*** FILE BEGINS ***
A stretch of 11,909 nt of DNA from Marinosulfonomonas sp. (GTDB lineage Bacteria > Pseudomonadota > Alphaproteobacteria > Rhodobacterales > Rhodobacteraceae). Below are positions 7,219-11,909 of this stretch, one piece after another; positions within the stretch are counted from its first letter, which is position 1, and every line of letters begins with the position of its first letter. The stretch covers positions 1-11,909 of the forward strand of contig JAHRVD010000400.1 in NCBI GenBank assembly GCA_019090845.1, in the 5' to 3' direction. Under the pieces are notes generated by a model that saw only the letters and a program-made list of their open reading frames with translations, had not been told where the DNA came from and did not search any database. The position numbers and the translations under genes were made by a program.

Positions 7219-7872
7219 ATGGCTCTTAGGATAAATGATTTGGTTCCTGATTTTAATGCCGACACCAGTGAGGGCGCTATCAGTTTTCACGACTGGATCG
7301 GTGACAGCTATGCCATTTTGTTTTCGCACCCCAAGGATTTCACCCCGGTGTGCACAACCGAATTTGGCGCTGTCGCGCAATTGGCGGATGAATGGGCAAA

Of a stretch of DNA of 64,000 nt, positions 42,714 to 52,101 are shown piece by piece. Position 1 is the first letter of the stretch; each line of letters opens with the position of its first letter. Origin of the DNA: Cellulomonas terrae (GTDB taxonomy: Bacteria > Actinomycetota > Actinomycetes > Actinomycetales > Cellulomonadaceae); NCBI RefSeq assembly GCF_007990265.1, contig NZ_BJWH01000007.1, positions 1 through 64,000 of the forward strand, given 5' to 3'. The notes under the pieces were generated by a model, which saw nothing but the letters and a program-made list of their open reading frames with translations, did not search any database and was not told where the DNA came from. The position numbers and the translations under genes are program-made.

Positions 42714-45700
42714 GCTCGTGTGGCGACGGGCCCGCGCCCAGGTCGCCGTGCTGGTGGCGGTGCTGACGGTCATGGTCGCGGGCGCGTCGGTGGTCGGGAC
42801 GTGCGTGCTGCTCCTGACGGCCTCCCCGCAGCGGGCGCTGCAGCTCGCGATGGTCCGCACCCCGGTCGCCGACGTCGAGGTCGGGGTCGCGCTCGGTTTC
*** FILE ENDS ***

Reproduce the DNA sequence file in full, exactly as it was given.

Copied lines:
A stretch of 11,909 nt of DNA from Marinosulfonomonas sp. (GTDB lineage Bacteria > Pseudomonadota > Alphaproteobacteria > Rhodobacterales > Rhodobacteraceae). Below are positions 7,219-11,909 of this stretch, one piece after another; positions within the stretch are counted from its first letter, which is position 1, and every line of letters begins with the position of its first letter. The stretch covers positions 1-11,909 of the forward strand of contig JAHRVD010000400.1 in NCBI GenBank assembly GCA_019090845.1, in the 5' to 3' direction. Under the pieces are notes generated by a model that saw only the letters and a program-made list of their open reading frames with translations, had not been told where the DNA came from and did not search any database. The position numbers and the translations under genes were made by a program.

Positions 7219-7872
7219 ATGGCTCTTAGGATAAATGATTTGGTTCCTGATTTTAATGCCGACACCAGTGAGGGCGCTATCAGTTTTCACGACTGGATCG
7301 GTGACAGCTATGCCATTTTGTTTTCGCACCCCAAGGATTTCACCCCGGTGTGCACAACCGAATTTGGCGCTGTCGCGCAATTGGCGGATGAATGGGCAAA

Of a stretch of DNA of 64,000 nt, positions 42,714 to 52,101 are shown piece by piece. Position 1 is the first letter of the stretch; each line of letters opens with the position of its first letter. Origin of the DNA: Cellulomonas terrae (GTDB taxonomy: Bacteria > Actinomycetota > Actinomycetes > Actinomycetales > Cellulomonadaceae); NCBI RefSeq assembly GCF_007990265.1, contig NZ_BJWH01000007.1, positions 1 through 64,000 of the forward strand, given 5' to 3'. The notes under the pieces were generated by a model, which saw nothing but the letters and a program-made list of their open reading frames with translations, did not search any database and was not told where the DNA came from. The position numbers and the translations under genes are program-made.

Positions 42714-45700
42714 GCTCGTGTGGCGACGGGCCCGCGCCCAGGTCGCCGTGCTGGTGGCGGTGCTGACGGTCATGGTCGCGGGCGCGTCGGTGGTCGGGAC
42801 GTGCGTGCTGCTCCTGACGGCCTCCCCGCAGCGGGCGCTGCAGCTCGCGATGGTCCGCACCCCGGTCGCCGACGTCGAGGTCGGGGTCGCGCTCGGTTTC